Do you understand the following messages? Can you decode them?
1. I watchd d moV 3 idiots lately. itz an amazn moV. itz bout r education sys wich kills students’ cr8tivity n maks em zombies. f ur nt a zombi woch d moV.
2. lnch w/o mutton S lk a shirt w/o a butN, za glutton.
You may wonder whether the above messages are in English. Yes, they are written in English text language. You may call it ‘sms language’ or ‘sms lingo’. The messages can be translated into plain English as below:
1. I watched the movie 3 idiots recently. It is an amazing movie. It is about our education system which kills students’ creativity and makes them zombies. If you are not a zombie, watch the movie.
2. Lunch without mutton is like a shirt without a button, said a glutton.
Most of us are comfortable sending messages in ‘sms lingo’. According to Webster’s Unabridged Dictionary, the term ‘lingo’ is defined as ‘the language and speech, especially the jargon, slang, or argot, of a particular field, group, or individual. Eg: Gamblers’ lingo.’
Is texting helping or hurting students’ writing skills? I gave messages written in sms lingo to my students and asked them to translate them into plain English. Though this is a fun activity, it helps them develop their spelling, punctuation and grammar. We can get our plain English messages translated into text messages and vice versa through www.lingo2word.com/translate.php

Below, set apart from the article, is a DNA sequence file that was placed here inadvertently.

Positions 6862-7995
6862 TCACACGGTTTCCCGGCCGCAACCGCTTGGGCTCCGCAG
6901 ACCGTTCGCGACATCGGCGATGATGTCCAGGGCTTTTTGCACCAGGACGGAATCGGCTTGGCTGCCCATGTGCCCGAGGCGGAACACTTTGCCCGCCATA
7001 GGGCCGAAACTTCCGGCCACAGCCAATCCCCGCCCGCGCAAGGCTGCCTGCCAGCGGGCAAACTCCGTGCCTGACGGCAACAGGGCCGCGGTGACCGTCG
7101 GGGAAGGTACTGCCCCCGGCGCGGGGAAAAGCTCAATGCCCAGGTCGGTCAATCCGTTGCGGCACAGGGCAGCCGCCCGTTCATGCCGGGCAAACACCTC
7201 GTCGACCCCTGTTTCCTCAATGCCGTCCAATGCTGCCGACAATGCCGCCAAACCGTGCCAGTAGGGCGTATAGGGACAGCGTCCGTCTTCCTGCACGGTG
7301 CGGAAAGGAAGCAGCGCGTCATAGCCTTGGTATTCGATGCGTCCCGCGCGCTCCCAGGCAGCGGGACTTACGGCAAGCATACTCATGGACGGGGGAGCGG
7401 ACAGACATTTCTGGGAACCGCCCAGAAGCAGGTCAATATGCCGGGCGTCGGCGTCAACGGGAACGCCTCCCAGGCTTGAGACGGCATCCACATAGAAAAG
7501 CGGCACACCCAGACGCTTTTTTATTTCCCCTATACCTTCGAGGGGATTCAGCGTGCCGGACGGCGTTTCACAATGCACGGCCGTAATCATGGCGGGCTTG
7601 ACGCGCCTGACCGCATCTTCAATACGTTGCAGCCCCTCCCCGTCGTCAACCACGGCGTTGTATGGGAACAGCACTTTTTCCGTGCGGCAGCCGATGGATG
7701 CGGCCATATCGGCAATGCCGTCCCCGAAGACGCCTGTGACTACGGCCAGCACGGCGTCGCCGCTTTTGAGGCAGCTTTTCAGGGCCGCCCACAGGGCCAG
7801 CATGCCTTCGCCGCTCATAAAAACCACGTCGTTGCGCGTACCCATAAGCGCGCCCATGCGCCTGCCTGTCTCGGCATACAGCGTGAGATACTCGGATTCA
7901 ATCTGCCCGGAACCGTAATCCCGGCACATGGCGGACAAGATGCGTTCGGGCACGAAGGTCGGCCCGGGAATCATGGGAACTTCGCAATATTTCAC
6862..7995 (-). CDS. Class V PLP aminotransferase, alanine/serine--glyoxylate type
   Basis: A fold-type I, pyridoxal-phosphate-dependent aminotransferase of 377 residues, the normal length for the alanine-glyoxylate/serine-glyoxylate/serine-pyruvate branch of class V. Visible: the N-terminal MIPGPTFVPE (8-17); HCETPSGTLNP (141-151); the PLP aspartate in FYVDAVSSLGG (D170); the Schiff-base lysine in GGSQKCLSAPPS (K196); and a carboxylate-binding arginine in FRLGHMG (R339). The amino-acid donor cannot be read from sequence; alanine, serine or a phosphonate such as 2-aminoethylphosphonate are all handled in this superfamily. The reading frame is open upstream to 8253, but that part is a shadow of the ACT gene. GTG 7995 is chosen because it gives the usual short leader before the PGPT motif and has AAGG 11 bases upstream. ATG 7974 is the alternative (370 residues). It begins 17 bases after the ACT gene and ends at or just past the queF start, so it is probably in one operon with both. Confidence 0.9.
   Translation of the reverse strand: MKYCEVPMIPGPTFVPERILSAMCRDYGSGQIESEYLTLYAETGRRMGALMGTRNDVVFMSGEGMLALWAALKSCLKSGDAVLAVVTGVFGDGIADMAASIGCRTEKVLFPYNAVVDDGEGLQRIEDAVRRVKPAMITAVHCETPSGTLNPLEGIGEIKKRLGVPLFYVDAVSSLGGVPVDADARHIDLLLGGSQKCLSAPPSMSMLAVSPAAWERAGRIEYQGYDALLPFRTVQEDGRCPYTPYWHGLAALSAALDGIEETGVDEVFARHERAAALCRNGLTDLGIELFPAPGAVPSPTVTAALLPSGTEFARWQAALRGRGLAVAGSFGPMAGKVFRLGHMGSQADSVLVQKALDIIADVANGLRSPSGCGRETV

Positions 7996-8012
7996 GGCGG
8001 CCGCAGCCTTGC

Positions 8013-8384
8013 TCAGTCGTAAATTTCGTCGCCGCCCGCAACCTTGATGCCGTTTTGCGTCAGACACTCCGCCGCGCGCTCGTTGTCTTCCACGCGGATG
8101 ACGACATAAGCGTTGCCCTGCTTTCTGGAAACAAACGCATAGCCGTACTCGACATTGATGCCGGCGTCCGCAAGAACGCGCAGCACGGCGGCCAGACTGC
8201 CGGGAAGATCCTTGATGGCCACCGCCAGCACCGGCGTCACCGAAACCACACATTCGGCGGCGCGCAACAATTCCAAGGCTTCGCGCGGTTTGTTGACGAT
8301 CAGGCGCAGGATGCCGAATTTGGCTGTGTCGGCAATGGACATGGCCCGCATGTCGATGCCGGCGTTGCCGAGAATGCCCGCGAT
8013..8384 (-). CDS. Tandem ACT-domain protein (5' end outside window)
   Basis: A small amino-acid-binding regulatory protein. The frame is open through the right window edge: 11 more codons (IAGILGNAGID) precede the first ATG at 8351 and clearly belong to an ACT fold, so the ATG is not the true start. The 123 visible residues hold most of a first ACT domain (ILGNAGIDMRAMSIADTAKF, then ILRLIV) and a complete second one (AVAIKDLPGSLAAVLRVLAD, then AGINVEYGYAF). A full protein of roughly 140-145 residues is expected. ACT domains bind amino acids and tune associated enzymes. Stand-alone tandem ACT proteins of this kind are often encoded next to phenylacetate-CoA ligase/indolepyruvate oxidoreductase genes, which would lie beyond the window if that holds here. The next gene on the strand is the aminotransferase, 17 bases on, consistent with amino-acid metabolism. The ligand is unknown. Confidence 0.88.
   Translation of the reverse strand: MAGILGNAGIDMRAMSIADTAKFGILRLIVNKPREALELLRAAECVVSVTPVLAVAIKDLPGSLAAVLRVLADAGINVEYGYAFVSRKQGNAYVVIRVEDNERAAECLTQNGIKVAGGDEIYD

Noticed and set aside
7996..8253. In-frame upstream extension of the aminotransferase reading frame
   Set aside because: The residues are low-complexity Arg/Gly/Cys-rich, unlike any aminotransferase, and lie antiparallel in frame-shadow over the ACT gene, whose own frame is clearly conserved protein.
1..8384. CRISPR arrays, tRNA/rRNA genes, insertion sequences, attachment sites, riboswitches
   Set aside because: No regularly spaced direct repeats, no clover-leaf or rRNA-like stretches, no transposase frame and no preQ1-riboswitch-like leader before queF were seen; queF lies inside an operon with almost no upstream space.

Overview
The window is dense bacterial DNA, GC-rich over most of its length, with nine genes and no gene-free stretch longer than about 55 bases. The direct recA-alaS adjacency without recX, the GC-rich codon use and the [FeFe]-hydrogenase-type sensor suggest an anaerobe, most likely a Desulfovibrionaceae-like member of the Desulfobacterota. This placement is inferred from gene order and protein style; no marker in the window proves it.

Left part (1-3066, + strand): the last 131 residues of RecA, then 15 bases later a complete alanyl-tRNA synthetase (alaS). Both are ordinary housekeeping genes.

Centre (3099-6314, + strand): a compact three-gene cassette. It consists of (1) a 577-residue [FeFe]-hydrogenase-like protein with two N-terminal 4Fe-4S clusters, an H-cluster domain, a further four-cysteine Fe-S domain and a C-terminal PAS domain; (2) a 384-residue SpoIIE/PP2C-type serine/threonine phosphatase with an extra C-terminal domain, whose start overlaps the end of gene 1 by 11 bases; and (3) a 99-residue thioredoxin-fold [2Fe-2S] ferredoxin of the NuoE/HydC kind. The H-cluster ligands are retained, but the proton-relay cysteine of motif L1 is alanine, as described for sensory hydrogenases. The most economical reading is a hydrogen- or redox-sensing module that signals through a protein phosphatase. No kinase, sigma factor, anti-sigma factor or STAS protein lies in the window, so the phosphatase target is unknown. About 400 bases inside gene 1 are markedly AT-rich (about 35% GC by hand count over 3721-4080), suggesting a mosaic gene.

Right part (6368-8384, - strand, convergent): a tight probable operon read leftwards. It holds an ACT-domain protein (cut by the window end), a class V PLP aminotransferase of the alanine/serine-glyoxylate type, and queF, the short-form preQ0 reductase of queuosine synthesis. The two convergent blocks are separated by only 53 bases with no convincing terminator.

In the article Has Texting and Email Ruined Students’ Writing Skills?, Ronald E Riggio says, “Linguists are divided, with some seeing deterioration in writing skills that they attribute to text and email, and others believing that text messaging constitutes a different form of language. Australian schools are teaching students about text messaging and comparing its form and structure to written English. Treating texting as a different sort of language can have academic benefits to actually studying it: Students can learn more about syntax and grammar.”
Texting helps learners improve their writing skills. Students who are scared of composing a long message can be encouraged to write short messages regularly and once they gain confidence in writing they can be given practice in writing longer messages or blogs.
Reinders (2010) argues that “If one considers writing as any form of textual communication, it becomes clear that students actually write a lot. If students are not ready to write essays, they can practise with shorter texts to develop their writing skills.”